January 30, 2005
W.C. Fields, the famous comedian from the first half of the 20th century, was known throughout the movie industry as an irreligious person. He did not take much stock in churches or church practice. It was therefore a surprise when an associate of his came across Fields reading the bible. “Mr. Fields,” the man said, “I never would have taken you to be a person of faith.” “I’m not reading with devotion,” Fields responded. “I’m looking for loopholes.”
W.C. Fields might have been interested in today’s gospel, because there is a loophole in it, an escape clause from which a number of us might benefit. The gospel selection is from the beginning of Jesus’ famous sermon on the mount. It consists in the eight beatitudes. These eight sayings by Jesus are widely recognized to be the heart of his teaching. They have been called the Magna Charta or the Constitution of the kingdom of God, because they express both what the kingdom is and what must be done to be a part of it.
Each one of the beatitudes begins by describing a present quality or condition in us which will lead us to happiness and inclusion into the kingdom of God. Most of the beatitudes point to a virtue, a good habit, which qualifies us to belong to the kingdom: Blessed are the merciful, for they will receive mercy; Blessed are the pure of heart, for they will see God; Blessed are the peacemakers, for they will be called children of God. These qualities of mercy, purity, peace characterize the kingdom and those who belong to it.
But one of the beatitudes is different—the fourth beatitude. The fourth beatitude does not begin with a present virtue or good habit but rather with a hope or desire: “Blessed are those who hunger and thirst for righteousness, for they will be satisfied.” The fourth beatitude says that we are blessed if desire righteousness. What is righteousness? It is what God calls us to be. It is righteousness that mark us for the kingdom. It is, in fact, what the other beatitudes describe. To be a person of mercy, of purity, of peace means that you are righteous. The other beatitudes say we are blessed if we have these qualities, the fourth beatitude says we are blessed if we wish we had these qualities. As such, this beatitude qualifies as a loophole, as an escape clause for us. For it tells us even if we are not completely merciful or pure or peaceful, as long as we hunger and thirst for those virtues, we can still be included in the kingdom of God.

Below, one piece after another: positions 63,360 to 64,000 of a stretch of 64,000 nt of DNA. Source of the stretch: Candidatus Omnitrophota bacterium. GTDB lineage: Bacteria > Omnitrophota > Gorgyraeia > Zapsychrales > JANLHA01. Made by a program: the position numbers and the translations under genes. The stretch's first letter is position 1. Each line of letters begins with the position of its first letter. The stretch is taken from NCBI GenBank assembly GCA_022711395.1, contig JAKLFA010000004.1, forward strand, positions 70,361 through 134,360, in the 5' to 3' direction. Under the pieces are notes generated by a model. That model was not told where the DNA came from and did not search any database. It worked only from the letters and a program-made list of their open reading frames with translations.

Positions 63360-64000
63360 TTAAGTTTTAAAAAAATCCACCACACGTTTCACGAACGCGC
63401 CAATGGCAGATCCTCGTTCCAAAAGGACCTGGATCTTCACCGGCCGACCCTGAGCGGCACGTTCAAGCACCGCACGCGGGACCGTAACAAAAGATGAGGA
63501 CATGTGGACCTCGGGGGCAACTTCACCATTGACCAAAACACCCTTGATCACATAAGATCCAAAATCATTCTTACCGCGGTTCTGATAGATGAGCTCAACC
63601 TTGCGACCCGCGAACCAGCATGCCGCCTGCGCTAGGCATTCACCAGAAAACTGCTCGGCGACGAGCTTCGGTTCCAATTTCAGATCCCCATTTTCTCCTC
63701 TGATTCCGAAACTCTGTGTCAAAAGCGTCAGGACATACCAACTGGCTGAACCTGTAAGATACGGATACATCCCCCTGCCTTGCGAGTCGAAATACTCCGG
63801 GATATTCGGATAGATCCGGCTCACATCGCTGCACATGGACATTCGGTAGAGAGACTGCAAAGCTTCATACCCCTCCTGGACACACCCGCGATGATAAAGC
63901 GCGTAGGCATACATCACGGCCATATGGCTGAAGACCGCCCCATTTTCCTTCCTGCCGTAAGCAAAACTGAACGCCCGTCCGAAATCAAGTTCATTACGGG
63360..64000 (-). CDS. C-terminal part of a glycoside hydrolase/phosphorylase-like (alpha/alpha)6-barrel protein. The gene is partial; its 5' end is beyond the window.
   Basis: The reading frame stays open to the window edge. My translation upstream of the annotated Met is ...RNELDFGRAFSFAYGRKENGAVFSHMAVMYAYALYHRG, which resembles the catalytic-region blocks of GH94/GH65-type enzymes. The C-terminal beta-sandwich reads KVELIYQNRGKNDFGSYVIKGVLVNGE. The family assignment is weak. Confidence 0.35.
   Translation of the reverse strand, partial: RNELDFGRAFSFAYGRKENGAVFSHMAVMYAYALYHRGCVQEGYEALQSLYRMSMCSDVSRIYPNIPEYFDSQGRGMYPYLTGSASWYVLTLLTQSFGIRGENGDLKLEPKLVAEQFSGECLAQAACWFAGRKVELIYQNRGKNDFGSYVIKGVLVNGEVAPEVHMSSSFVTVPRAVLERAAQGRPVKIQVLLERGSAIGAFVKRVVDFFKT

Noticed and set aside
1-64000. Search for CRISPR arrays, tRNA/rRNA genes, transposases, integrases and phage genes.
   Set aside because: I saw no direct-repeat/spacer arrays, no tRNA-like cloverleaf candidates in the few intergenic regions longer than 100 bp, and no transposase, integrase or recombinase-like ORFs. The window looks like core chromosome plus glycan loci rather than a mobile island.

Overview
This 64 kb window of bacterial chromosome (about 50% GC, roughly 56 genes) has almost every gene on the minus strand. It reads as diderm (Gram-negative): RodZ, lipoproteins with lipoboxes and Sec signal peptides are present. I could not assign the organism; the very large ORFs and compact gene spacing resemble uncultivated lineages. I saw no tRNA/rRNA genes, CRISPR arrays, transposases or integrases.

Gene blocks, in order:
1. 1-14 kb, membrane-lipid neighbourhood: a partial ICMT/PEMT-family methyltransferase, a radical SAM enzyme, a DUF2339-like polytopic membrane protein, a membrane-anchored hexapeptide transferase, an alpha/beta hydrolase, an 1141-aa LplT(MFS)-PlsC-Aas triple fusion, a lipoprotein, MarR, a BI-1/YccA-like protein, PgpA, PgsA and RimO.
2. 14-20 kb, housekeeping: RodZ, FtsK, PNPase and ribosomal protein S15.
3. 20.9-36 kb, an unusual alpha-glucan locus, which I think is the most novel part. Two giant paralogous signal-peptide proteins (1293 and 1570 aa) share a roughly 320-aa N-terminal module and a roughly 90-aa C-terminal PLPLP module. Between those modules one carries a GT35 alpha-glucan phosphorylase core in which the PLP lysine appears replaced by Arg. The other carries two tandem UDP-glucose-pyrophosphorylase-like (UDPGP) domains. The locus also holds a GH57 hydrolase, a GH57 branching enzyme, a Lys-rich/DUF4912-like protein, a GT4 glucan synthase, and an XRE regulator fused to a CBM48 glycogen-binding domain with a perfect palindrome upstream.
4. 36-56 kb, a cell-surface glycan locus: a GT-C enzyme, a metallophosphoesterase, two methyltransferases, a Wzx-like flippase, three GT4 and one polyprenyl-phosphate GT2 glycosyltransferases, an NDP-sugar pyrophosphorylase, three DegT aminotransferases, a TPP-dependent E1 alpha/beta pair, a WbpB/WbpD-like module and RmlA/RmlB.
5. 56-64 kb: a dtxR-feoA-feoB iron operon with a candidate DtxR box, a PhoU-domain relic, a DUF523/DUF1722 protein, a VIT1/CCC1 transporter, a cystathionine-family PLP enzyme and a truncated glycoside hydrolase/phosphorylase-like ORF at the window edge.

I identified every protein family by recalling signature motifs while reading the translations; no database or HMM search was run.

Now when we first hear of this fourth beatitude, it can cause concern. We can question whether the high moral tone of the beatitudes is being undermined, whether we are bypassing the need to be righteous, merciful, peaceful and pure. I do not think we are. What motivates the fourth beatitude is not a disregard for righteousness, but a deep compassion on the part of God who recognizes how difficult it is to be good.
Most of us know who we should be and how we should live. But many of us struggle to find the wisdom and the strength to be what God calls us to be. We know that we should be merciful, forgiving those who hurt us. Yet time and again we cling to our anger, refusing to let go of our hurt, still longing to get even. We know that we should be peacemakers. Yet instead of taking steps to build harmony in our relationship we continue to explode with impatience and exasperation. We know that we should be pure of heart. Yet our thoughts and our lifestyle are overcome with unwholesome desires that drag us down. We know that we should be poor in spirit. But we cannot resist the temptation to throw our weight around, to promote our self-importance, to judge others because they are different.
When we recognize the ways in which we miss the mark, how we fail to become the people God calls us to be, then the fourth beatitude is our loophole, our escape clause from the expectations of the kingdom. It tells us that even though we are not yet the merciful, peaceful, pure, and loving people we should be, as long as we continue to hunger and thirst for righteousness, God will not abandon us. God will help us to grow and improve.
The fourth beatitude, then, is the beatitude for the imperfect disciple. In the1970’s there was a popular poster which read, “Be patient. God is not finished with me yet.” When we are not the people that we are called to be, the fourth beatitude gives us hope. It tells us that if we continue to yearn for righteousness, if we continue to hunger and thirst to be a true disciple, God will work with us. God will make us more merciful, more peaceful, more pure, humble and loving. As long as we continue to desire what God has called us to be, this beatitude promises that all is not lost. We can change. Someday our desire to be righteous will carry us into the kingdom of God.